In early December, The Downsizers team arrived at Bill’s garage and unloaded brand new, never used packing materials and supplies.  A plastic tarp was put down on the garage floor to protect the supplies and Bill’s belongings. Several tables were put in place. Everything was routinely treated with sanitizer.


Each week, Bill would place small personal items and supplies in the garage.  Cathy and Ibby, The Downsizers team who managed his move,  would call Bill from the driveway. He would come to the upstairs window, wave and remotely open the garage door.  Cathy and Ibby would briefly remove their protective masks to smile at him and then the work would begin.  Items were packed up and loaded on The Downsizers’ van.  For each session, Bill and his family had prepared a detailed dossier of where items were to be placed and what was to be accomplished.


Since movers would not be able to enter Bill’s home, essential large pieces of furniture were purchased new and delivered to the apartment.  Many new supplies were ordered online.  Each session, Cathy and Ibby would spend hours unpacking – kitchen tools and accessories, sheets and towels, personal products and toiletries, electronic devices, TVs, artwork, family photos, office supplies, PPE, toilet paper and paper towels, dry goods and canned foods.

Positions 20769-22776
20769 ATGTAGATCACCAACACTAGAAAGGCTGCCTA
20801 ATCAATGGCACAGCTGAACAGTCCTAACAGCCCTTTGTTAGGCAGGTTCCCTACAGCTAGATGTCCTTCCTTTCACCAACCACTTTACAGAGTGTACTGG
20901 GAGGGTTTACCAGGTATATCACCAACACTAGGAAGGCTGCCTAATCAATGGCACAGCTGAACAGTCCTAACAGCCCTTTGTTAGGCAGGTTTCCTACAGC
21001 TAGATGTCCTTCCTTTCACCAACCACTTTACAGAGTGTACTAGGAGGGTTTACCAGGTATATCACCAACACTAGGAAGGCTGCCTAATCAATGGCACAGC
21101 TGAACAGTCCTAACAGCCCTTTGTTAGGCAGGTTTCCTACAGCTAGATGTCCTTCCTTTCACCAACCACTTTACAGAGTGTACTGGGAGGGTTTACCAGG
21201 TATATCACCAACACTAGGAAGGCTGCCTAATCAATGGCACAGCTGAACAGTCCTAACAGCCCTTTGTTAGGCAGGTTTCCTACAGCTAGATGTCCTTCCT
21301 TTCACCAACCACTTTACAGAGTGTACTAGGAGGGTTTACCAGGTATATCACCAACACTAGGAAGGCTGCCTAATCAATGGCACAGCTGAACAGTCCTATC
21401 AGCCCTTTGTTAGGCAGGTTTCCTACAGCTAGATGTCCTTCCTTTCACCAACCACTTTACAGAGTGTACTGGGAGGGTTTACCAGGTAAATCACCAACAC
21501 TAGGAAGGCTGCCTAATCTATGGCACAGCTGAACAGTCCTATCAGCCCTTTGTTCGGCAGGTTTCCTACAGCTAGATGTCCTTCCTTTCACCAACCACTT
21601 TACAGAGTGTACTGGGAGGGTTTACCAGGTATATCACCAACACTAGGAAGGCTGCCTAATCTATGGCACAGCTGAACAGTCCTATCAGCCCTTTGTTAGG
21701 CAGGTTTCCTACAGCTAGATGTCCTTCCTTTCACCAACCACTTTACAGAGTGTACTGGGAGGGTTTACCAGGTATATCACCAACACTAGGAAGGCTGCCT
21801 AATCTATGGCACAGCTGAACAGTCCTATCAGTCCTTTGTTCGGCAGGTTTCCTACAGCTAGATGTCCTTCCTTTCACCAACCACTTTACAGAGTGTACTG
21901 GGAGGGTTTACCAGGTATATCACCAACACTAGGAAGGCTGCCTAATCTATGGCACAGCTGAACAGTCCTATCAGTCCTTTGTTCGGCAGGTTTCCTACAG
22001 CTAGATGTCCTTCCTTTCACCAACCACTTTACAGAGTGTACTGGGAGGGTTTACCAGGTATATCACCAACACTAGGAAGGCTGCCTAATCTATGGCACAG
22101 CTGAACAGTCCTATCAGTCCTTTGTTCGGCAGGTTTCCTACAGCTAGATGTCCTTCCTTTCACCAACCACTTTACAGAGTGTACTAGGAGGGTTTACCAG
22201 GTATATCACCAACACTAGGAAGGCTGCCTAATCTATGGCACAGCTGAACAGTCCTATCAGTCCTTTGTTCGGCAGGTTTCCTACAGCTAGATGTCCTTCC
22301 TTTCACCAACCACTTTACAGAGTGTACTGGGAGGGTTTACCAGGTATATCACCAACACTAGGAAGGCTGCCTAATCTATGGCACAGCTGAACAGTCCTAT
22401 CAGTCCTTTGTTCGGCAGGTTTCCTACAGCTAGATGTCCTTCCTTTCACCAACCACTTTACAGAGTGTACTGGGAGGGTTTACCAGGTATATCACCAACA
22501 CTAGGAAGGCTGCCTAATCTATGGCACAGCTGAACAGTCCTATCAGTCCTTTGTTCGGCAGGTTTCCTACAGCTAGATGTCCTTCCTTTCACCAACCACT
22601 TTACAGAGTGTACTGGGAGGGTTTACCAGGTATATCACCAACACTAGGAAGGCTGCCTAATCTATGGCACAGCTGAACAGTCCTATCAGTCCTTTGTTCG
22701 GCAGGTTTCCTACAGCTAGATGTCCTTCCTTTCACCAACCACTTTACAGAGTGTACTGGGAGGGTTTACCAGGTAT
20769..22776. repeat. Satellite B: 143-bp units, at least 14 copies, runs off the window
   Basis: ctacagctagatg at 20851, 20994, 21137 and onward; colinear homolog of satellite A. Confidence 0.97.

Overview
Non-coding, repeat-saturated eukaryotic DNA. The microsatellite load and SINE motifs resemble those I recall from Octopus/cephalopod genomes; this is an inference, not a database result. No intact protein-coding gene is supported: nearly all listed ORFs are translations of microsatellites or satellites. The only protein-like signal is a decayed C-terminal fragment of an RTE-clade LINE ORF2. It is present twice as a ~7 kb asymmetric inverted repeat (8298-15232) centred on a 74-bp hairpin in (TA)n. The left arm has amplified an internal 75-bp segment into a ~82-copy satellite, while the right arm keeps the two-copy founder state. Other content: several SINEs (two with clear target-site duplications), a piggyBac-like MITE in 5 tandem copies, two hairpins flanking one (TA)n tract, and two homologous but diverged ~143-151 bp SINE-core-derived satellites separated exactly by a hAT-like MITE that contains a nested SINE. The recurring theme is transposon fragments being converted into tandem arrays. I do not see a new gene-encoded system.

The kitchen was settled with food and equipment.  Electronics were charged, tested and synchronized. Clothes were hung up and placed in his dresser.  The bathroom had new shower curtains and fresh towels on the towel bars. Artwork was hung and family photos placed around the house.


Toward the end of the day, Cathy and Ibby would connect with Bill and his family via Zoom to show them the progress made.  Tweaks were made to Bill’s liking.


Bill’s world was getting ready to drastically change.  Even with all of the instructions on placement of items from Bill and the tweaks he made, there was no way to replicate his life in his current home. His routines and familiarity that comes from living in the same place for years would be completely different.


As move day approached, the team shifted to showing Bill how to use everything in his home.  It was Bill’s goal to remain in self quarantine in the apartment, so no one would be there to help him with the new items.  Pictures of the remote controls and the operational panels on the appliances were sent to Bill.  Ibby and Cathy spent hours coaching Bill over Zoom on what buttons to push and knobs to turn to make everything work.  Bill took copious notes. Ibby and Cathy would test him by posing different scenarios. 


On January 5, 2021 (nearly a year later after our initial consult with Bill), Ibby picked up Bill’s suitcase and last items in the garage.  Once Ibby had unpacked these items and sanitized his apartment for the last time, Ibby called Bill to come over.  Bill walked out of his house for the first time in months.  He made the short trip to the community. He walked in the front door and went straight to his new apartment.  And Ibby was there to welcome him home – a very safe 20 feet down the hall from his front door.


Elizabeth Hirsh